It turns out there are limits to things. Limits to how long a team can stay in a game when failing to produce against 12 innings of fluff pitching (the game was 14 innings long but some of these pitchers were actually good), limits to how many one-run leads they can cough up, and limits to how many saves their proven closer can blow in the same series. Limits are everywhere, and even against the broken down and scuffling Royals, this dreary affair was limited to 14 innings.
1. Matt Albers, an absolute tomato can for three and a half months, was the limit of how far into the bullpen the Sox could dip before things went irretrievably south.
Albers allowed a groundball leadoff single through the five-six hole to Christian Colon–drafted before Chris Sale and still with more World Series WPA than that guy–and allowed Lorenzo Cain to free himself from the shame of a previously 0-for-6 night. Cain dropped a liner in front of J.B. Shuck, Colon scooted around to score, and everyone was finally allowed to go home.
2. The game was extended when David Robertson blew his second save in as many nights in the 11th. After falling from ahead to issue a leadoff walk to Eric Hosmer, the Royals gave him a free out on a bunt, forestalling his command failing him and the Sox for one batter, until Salvador Perez smacked a game-tying double to the right-center gap to put the game at 2-2. Robertson has now blown four of his last eight saves, six of 33 save opportunities on the year, and his peripherals have been generally really bad all season. It’s a concern!
Robertson’s latest screwup prevented Tim Anderson being the hero for flaring a two-out bloop over Hosmer’s head for a go-ahead RBI single in the top half of the inning, so now we just have to focus on him striking out five times.
3. Jose Quintana had a pinnacle Jose Quintana start, and bless him for it. He glided through two perfect innings with barely any effort to open the night, pitched over a galling Frazier error on a would-be inning-ending double play ball in the third, and took a shutout into the eighth until a one-out Paulo Orlando double chased him because he was protecting a 1-0 lead with 97 pitches on his tab.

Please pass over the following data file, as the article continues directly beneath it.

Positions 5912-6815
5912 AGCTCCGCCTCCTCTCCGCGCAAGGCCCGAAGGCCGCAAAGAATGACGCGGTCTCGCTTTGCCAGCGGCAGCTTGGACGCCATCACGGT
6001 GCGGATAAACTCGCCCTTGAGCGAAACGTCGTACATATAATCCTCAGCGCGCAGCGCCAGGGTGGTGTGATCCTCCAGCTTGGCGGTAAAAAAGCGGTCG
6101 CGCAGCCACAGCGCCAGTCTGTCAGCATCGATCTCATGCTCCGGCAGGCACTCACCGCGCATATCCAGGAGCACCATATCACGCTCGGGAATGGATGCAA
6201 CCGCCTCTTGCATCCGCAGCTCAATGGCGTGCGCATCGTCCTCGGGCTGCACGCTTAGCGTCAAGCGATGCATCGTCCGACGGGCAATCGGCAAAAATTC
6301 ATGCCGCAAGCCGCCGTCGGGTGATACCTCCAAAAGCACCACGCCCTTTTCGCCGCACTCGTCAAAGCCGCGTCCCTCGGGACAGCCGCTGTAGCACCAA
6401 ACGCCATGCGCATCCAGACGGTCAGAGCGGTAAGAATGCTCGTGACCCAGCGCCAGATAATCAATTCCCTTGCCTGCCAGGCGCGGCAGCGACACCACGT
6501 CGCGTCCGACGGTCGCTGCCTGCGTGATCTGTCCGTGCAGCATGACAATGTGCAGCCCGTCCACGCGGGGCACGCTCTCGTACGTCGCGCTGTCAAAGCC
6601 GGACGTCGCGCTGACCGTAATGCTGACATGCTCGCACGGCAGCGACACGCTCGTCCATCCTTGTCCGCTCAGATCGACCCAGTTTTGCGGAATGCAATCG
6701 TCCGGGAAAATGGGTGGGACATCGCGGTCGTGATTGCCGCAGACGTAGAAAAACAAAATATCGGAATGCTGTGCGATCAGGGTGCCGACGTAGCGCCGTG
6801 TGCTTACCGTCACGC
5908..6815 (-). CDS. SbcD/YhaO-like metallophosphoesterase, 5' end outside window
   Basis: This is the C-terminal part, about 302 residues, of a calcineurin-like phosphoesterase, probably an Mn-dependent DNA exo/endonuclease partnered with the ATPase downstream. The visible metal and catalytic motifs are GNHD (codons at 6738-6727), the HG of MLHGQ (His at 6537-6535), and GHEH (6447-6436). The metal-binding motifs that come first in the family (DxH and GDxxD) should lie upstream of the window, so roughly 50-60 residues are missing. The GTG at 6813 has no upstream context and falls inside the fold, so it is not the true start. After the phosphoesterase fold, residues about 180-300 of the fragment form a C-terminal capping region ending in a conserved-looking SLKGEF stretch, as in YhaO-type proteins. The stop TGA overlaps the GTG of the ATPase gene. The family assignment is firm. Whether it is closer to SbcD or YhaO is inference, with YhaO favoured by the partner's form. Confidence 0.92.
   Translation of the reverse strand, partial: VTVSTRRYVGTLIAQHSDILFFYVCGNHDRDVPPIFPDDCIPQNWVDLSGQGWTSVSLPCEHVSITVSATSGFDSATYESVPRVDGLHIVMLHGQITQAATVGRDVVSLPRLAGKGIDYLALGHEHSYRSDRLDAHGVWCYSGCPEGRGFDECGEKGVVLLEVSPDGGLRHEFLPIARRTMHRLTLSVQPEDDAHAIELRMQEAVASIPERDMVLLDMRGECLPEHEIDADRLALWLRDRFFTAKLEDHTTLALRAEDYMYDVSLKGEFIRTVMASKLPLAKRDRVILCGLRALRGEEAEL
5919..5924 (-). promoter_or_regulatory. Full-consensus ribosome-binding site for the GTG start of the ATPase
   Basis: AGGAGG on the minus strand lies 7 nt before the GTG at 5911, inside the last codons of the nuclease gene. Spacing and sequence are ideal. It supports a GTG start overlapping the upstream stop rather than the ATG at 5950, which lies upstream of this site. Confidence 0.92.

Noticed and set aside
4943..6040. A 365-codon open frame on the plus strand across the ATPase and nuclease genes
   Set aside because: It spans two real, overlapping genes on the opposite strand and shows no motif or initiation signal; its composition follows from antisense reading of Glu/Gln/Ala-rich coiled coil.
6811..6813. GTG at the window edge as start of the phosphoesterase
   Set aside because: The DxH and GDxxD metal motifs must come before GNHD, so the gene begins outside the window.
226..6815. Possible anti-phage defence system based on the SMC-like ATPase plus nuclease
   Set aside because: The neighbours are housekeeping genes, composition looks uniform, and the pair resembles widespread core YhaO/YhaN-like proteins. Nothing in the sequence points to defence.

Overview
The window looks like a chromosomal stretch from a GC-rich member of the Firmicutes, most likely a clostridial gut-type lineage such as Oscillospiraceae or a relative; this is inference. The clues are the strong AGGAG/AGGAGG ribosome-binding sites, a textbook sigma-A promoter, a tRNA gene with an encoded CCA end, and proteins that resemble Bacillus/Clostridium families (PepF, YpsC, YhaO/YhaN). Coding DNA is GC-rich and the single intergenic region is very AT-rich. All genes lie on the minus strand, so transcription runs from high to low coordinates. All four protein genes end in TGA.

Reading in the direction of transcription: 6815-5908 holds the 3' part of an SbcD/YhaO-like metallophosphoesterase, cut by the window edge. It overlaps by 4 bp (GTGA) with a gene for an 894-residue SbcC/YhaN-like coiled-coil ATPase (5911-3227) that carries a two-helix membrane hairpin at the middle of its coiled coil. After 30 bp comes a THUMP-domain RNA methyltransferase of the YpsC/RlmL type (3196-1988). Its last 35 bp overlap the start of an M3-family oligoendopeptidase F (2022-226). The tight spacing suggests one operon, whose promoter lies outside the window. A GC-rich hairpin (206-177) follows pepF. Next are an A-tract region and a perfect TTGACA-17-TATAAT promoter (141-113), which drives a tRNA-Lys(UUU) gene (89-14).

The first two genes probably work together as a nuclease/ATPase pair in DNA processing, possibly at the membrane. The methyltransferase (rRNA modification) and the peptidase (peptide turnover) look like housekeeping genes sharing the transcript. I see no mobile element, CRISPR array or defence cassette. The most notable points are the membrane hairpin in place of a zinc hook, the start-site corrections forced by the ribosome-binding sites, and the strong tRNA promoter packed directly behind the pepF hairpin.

Nate Jones came on in relief and immediately allowed a game-tying double to Cheslor Cuthbert, and then it truly became a Quintana start, and a no decision. Quintana pulled into a tie with Aaron Sanchez for the AL ERA lead on the night.
4. The White Sox sole tally of the first nine innings came off the power bat of Shuck, who swatted his fourth home run of the season in the third off Ian Kennedy, and later added a run-saving over the shoulder catch in center in the fifth. Shuck had four career home runs in 850 plate appearances coming into the season.
Efforts to add an additional run in the seventh were thwarted when Omar Narvaez–instant offense these days–was thrown out at home on a close play following a single from, of course, J.B. Shuck. Replays indicated Narvaez might have gotten his hand in before the tag, but the call stood.
5. Robin Ventura managed to order the first two intentional walks of Alcides Escobar‘s season. Teams have typically decided to attack the typically light-hitting shortstop, who is scuffling through an especially bad .251/.280/.307 season, but Ventura dodged him in the ninth with the winning run on second, so that Jones–against whom Escobar would be extremely overmatched–could blow away the even more hopeless Raul Mondesi Jr. to end the inning. Mondesi was clearly worse, and there’s an element of being haunted by what Escobar pulled off in the ninth the previous night, but it was beyond needless, and they needed to play another inning to win anyway.
Ventura did it yet again in the 11th in an identical scenario, only Ned Yost simply pinch-hit Christian Colon, who has the same season numbers as Escobar. When Dan Jennings was finally allowed to face Escobar with the winning run on third in the 13th, he struck him out to escape the inning after a Jarrod Dyson leadoff triple. It was probably the best moment of the night!
Team Record: 54-59
Next game is Thursday at 7:15pm CT at Kansas City on WPWR
Lead Image Credit: Denny Medley // USA Today Sports Images